Computer Newspaper in Bangladesh
Bangladesh is the most crowded place on Earth and will become even more impossibly packed in the next 30 years.
Approximately 20% of its land, it is feared, will be lost to the rising waters brought about by climate change.
Today's 150 million Bangladeshis also have to face cyclones and arsenic-contaminated water. About half of the population is illiterate and a third live on less than one US dollar a day.
While others make plans for overpopulation, global warming mitigation and sustainable development, in Bangladesh, it is time for action. And the leadership is coming from within.
BBC presenter Paul Rose travelled to Bangladesh to meet Nobel Peace Prize winner Muhammad Yunus, the pioneer of micro-credit and visionary of hope for the world's poor.
He also visited villages, field projects, and schools; and talked to the country's leading innovators to report on life at the "front line of sustainable development".
DAY 5: PROBLEM-SOLVING BANGLA STYLE
How many bankers do you know that have a fan club? As I left the hotel a group of young student interns on a micro-finance pilgrimage were a bit awestruck that I was about to meet the head of a bank.
"I see you are on your third bottle of water already, " laughed Professor Muhammad Yunus as he warmly greeted me.
Paul Rose and Muhammad Yunus
We had last met at the Royal Geographical Society in London and where I no doubt looked smarter than my rain and sweat-soaked self did now, having had only just made it in time for his 69th Birthday celebrations and the opening of the Yunus Centre.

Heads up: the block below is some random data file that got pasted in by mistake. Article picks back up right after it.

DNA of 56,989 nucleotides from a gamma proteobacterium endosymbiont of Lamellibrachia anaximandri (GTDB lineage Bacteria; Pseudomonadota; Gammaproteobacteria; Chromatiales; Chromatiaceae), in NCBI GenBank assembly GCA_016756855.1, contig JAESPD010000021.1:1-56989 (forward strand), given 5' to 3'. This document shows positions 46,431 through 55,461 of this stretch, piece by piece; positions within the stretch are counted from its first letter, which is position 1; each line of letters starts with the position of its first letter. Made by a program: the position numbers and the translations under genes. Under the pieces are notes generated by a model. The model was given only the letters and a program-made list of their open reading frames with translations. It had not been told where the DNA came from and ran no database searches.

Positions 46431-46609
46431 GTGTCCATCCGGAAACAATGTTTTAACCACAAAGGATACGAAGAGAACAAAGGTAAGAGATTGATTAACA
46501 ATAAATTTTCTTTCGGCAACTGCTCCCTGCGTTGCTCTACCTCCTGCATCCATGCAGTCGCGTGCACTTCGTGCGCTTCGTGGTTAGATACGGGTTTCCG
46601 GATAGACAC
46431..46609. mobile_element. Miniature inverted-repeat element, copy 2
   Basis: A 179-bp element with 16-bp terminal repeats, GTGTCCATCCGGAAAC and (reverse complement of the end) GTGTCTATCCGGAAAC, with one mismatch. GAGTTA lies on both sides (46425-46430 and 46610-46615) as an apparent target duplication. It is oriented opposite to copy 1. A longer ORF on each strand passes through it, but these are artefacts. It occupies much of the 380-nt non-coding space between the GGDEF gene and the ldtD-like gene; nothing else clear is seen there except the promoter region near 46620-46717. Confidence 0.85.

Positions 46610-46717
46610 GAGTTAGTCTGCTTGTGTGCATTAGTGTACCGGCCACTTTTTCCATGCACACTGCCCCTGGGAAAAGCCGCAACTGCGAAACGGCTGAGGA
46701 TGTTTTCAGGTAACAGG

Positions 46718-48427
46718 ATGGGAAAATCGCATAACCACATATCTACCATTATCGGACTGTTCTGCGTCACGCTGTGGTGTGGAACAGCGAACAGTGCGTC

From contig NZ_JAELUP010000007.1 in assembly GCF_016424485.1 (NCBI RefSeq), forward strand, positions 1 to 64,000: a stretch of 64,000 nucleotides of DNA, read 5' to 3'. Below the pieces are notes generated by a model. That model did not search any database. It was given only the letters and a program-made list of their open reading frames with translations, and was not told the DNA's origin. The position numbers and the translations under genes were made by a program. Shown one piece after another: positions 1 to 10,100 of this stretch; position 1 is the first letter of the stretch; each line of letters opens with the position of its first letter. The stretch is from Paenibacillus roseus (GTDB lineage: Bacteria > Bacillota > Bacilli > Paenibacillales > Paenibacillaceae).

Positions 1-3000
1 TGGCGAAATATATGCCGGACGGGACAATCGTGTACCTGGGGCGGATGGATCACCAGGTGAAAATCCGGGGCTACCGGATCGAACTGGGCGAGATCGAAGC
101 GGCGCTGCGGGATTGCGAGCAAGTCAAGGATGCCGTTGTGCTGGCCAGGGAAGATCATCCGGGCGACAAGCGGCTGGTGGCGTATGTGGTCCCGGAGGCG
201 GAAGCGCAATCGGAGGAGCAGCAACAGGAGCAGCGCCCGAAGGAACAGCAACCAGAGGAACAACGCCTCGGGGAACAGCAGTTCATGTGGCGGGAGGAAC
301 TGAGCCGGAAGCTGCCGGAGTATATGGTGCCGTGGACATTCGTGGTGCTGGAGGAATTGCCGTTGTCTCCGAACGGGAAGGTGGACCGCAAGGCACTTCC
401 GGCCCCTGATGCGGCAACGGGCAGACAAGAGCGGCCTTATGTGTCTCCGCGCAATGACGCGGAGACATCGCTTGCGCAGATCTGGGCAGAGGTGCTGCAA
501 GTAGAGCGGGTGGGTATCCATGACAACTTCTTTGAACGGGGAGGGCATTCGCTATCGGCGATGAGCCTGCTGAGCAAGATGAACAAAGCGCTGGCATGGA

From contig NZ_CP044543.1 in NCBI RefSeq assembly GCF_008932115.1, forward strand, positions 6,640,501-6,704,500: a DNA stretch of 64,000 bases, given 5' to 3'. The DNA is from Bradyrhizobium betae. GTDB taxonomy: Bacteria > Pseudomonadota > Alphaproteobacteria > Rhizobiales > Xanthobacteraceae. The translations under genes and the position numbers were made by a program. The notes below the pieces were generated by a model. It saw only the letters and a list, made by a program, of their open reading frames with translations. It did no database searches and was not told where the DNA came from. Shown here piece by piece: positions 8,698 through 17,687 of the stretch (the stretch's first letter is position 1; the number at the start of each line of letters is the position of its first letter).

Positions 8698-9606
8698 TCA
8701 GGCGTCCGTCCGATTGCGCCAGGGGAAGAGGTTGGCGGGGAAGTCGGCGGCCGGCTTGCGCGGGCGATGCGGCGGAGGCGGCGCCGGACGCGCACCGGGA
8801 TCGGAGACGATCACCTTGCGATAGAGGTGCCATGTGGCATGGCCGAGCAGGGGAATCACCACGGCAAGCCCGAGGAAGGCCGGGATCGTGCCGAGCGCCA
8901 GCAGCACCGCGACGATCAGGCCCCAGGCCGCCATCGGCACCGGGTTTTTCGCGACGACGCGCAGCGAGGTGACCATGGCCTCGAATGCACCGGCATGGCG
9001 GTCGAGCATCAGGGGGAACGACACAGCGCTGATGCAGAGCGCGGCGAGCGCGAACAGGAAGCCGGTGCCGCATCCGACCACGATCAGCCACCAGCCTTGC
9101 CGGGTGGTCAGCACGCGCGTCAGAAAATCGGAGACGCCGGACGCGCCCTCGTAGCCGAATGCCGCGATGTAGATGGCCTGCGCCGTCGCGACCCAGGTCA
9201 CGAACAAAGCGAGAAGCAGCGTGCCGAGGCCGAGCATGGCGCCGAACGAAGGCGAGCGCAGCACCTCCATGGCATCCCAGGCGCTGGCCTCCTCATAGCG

Yunus invented micro-finance in 1976 after seeing how loan sharks were effectively running poor people's lives.
By 1983 he had started Grameen Bank; in 2006 he received the Nobel Peace Prize and started the path to one of his life's dreams: the end of poverty.
With his innovative approach and leadership of the burgeoning micro-credit movement and with social business models running worldwide, he even talks seriously about a Poverty Museum.
It was obvious that the opening of the Yunus Centre meant a lot to him.
He has received prestigious awards and accolades worldwide, but here he was on home turf, at his own bank, with his wife, about 40 of his close friends and business colleagues to open the new centre.
His opening speech was all in Bangla, which added to the friendly, almost intimate feeling. People laughed and the whole atmosphere was relaxed and celebratory.
He did give a summary of the speech in English afterwards and continuing in English he said that his daughter had recently got married and would we like to see the slideshow? Of course we did. We even sang "Happy Birthday" when the cake was produced afterwards.
Later, I sat next to him in a smaller meeting. We all discussed microfinance, future capitalism and social business issues. But I was left in no doubt that he is a serious man of action who loves the practical activities that are his mission to end poverty. Even better, as he advises, one must "do it with joy".
That to me is all anyone needs to know about Muhammad Yunus: he is a banker with a global fan club, shows family wedding pictures at official bank events, is fun to be around and has an unwavering drive to succeed.
This is an extremely busy part of the world
A few metres from the entrance of Grameen Bank headquarters, it's back to the assault of senses that is Dhaka.
I have only been here a few days, but already I hardly notice people peeing and defecating in the open sewer just outside the bank. There is so much traffic that the city should really be permanently grid-locked, but it all moves somehow and I am now convinced it must be the combined power of all the car horns.
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What was the name of Bangladesh's first newspaper? | Yahoo Answers
The missionaries of Sreerampur published the first Bangladesh newspaper named Samachar Darpan in 1881 since then, newspapers have been highly developed with the help of modern press.